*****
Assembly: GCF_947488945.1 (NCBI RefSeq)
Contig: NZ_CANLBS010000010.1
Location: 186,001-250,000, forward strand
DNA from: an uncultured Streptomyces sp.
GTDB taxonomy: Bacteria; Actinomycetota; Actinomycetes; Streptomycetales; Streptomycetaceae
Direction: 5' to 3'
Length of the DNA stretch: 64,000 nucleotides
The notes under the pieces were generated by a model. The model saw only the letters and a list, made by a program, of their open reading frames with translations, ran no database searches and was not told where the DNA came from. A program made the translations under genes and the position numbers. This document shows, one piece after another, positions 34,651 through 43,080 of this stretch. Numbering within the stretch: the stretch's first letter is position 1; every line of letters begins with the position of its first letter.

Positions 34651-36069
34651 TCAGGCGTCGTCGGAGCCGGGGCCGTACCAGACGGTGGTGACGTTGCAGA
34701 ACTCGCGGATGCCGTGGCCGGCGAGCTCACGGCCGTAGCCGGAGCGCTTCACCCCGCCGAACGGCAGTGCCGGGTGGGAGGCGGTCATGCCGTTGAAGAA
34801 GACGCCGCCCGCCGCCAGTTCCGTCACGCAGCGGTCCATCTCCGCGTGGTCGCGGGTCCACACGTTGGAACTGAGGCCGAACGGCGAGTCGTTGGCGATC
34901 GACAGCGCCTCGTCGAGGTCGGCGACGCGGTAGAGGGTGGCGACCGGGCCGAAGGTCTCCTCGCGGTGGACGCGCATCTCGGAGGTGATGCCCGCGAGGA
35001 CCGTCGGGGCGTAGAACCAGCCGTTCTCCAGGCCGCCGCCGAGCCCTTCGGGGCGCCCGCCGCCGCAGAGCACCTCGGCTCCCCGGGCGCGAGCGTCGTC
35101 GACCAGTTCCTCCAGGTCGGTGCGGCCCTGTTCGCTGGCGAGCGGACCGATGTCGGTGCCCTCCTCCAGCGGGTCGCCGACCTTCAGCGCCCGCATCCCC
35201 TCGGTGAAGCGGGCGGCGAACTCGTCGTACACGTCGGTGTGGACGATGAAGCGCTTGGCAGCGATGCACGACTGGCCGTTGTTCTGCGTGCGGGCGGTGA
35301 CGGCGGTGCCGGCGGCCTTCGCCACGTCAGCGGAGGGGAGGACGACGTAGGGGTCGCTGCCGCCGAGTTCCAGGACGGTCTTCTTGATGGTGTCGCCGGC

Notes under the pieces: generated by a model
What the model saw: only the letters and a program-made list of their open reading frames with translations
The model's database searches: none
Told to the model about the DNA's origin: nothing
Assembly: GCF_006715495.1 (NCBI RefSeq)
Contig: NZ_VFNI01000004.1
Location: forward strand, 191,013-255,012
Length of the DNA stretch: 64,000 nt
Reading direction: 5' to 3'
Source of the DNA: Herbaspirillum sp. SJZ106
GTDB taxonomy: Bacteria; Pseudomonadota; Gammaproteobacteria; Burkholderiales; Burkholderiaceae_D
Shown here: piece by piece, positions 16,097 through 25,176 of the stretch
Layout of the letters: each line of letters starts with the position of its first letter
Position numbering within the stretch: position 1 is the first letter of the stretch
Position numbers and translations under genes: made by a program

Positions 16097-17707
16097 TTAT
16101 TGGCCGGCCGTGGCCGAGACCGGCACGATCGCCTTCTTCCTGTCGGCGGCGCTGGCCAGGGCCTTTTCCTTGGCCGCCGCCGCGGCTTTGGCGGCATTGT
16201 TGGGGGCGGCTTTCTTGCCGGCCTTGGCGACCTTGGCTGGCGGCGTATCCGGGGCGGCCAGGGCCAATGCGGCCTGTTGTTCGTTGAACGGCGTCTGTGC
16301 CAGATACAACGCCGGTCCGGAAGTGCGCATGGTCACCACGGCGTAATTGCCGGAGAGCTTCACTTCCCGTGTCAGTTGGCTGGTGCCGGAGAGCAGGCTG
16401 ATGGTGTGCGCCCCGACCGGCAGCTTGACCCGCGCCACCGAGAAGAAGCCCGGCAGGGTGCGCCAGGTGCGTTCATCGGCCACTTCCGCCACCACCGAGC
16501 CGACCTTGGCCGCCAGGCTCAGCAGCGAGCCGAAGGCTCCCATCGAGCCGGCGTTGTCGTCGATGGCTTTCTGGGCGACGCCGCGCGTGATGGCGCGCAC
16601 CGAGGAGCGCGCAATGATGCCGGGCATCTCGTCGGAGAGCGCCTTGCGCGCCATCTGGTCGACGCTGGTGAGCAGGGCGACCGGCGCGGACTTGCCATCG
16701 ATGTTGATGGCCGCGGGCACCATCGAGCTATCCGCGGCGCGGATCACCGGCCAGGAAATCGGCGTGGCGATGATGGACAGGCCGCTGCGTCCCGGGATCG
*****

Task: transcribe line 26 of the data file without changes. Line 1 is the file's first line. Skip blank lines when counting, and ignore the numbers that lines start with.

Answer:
Reading direction: 5' to 3'